Guest Blog ~ Mother-Daughter Reads ~ Lisa Bergren

Lisa T. Bergren is the author of over 35 books that have sold over two million copies combined. You can connect with her on Facebook (Lisa Tawn Bergren and River of Time Series), Twitter (@LisaTBergren) and online .

MOTHER – DAUGHTER READS

by Lisa Tawn Bergren

I always thought that mother-daughter reads were a good idea, but when I couldn’t get my daughters to crack a book without begging, bartering or demanding, it became a mission. For years, the only books my girls would read were those they “had” to read for school and maybe one or two others a year. And this from kids who were daughters of a writer, girls who were both in advanced English. I started to wonder just what was going on out there—were we losing the way to find and capture young readers? Or just mine?

I brought home book after book, hoping it’d be the one to draw my teens’ fervor—the one that would open their minds to the power of story and the mind-sharpening work of imagination (with no sweat involved other than reading). Even Harry Potter didn’t meet the mark. Stacks, I’m talking stacks of books came and went at my house. And then came Twilight.

I’d heard it was all the rage. I’d heard it was about vampires, but was a surprisingly moral tale. Most importantly, I heard teenage girls were rabid about it. So I rushed out and got a copy for Olivia. I think I bribed her to read the first twenty pages. And magically, blessedly, she was hooked. She read the whole thing in a week, staying up late at night.

So then I was curious. I wanted to know the formula: XX characters + XX plot = reading bliss for my teen (and later, to some extent, her younger sis). Turns out, it was romance. Romance with a serious obstacle that seems insurmountable. With a lot of action and suspense. And a drool-worthy hero and a heroine that could be any American girl. Ahh, I thought. Okay, I get her reading bent now.

We went on to read the whole series, and went to the first movie together. We talked about things we both loved—the other-worldly aspect of the Cullens (and later the werewolves), the suspense that made our hearts beat fast, the passionate—but largely chaste—romance. We also talked about what I didn’t really care for—principally falling for a man who fights the urge to kill her (“I don’t want you to think that the love of your life, your hero, is the man you fear.”) We talked about what made a man a true hero, what made a man worthy of a woman’s love. They were good, formative conversations.

Since then, we’ve gone on to read a lot of other YA novels together. I buy those I think will likely garner a good Bergren Girl Rating, and pass along those I know they’ll like—if not love. Pre-reading allows me to address anything I’m not really comfortable with—and I’ve begun to write reviews with any red flags for parents and younger readers (you can find them on my web site ). There are a lot of alarming characters and situations in today’s YA fiction—as well as wonderful characters and challenging situations that are great for readers to “try on” and think through via fiction—but it’s best if parents can discuss the Big Stuff when they’ve finished the last page. That’s the beauty of fiction…we get to “experience” difficulties and obstacles in a fictional setting, helping us to be prepared when/if we face those things in real life.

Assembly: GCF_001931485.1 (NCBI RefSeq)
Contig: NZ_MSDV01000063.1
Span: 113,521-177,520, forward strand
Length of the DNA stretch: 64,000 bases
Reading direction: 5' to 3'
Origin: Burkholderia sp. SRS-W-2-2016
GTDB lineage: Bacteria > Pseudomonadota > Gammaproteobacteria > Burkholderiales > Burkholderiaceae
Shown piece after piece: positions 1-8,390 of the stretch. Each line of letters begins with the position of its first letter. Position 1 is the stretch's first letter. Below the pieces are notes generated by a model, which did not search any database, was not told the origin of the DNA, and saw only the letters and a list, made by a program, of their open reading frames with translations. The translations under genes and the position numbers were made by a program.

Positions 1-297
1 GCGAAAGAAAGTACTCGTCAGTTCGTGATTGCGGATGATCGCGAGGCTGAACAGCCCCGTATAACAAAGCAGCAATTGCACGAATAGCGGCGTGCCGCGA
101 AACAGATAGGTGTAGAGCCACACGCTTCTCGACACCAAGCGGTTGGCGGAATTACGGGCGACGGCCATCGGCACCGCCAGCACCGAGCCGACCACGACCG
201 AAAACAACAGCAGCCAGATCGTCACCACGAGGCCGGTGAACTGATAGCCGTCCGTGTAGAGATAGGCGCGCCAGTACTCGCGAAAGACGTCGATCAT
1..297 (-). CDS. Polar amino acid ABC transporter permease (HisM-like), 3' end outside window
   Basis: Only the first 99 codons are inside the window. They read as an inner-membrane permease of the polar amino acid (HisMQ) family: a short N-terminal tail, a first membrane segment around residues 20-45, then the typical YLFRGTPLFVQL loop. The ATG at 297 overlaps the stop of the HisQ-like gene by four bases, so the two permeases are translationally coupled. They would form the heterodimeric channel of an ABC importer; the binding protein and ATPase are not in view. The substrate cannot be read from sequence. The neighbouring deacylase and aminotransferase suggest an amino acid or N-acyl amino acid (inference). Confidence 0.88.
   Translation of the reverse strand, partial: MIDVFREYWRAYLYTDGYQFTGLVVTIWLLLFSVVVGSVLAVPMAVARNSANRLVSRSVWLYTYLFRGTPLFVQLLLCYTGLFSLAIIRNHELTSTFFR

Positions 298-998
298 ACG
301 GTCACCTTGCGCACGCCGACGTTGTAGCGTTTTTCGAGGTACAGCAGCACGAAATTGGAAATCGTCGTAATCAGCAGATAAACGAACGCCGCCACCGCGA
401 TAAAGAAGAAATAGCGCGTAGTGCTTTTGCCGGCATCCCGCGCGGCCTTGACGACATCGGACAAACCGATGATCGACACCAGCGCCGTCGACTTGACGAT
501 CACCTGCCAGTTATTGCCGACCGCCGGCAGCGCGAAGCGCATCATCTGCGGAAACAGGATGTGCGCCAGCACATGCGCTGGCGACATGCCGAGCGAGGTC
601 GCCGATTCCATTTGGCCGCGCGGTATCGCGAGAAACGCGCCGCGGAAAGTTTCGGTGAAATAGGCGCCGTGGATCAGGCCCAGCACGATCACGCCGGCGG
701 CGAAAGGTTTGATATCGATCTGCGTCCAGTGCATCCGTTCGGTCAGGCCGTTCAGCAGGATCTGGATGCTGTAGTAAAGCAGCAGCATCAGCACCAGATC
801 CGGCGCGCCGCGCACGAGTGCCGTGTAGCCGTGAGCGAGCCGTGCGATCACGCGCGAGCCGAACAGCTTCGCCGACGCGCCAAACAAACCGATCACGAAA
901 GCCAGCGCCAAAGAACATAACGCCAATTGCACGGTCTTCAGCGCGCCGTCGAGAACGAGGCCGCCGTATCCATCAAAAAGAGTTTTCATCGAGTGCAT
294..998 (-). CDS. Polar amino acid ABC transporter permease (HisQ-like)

What a lovely portal into a teen’s mind and heart, right? To ignore the opportunity is to miss a significant chance for meaningful connection and development.

Happily, youth fiction has gotten pretty sophisticated. I find a lot of it engaging for my mind and heart, as well as my daughter’s. They say that a teen’s time of life has a lot in common with midlife—reexamining priorities, goals, relationships, identity. Perhaps that’s what makes it such a great genre for mothers and daughters to read together.

I’ve heard from lots of teens—and their moms—since my new YA series, The River of Time (Waterfall, Cascade, Torrent) began to release. And that makes me so happy. But truth be told, I wrote it first and foremost, for my own girls, Olivia and Emma. Which reminds me…I need to discuss a few points with them about it…

2011 Christy Finalists include Novel Journey’s own Gina Holmes!

The 2011 Christy Award finalists:

Contemporary Romance:
Blood Ransom
by Lisa Harris (Zondervan)

Indivisible
by Kristin Heitzmann (WaterBrook Press)

Sworn to Protect
by DiAnn Mills (Tyndale House Publishers)

Contemporary Series, Sequels, and Novellas:
The Reluctant Prophet
by Nancy Rue (David C. Cook)

The Thorn
by Beverly Lewis (Bethany House Publishers,
a division of Baker Publishing Group)

The Waiting
by Suzanne Woods Fisher (Revell Books,
a division of Baker Publishing Group)

Contemporary Standalone: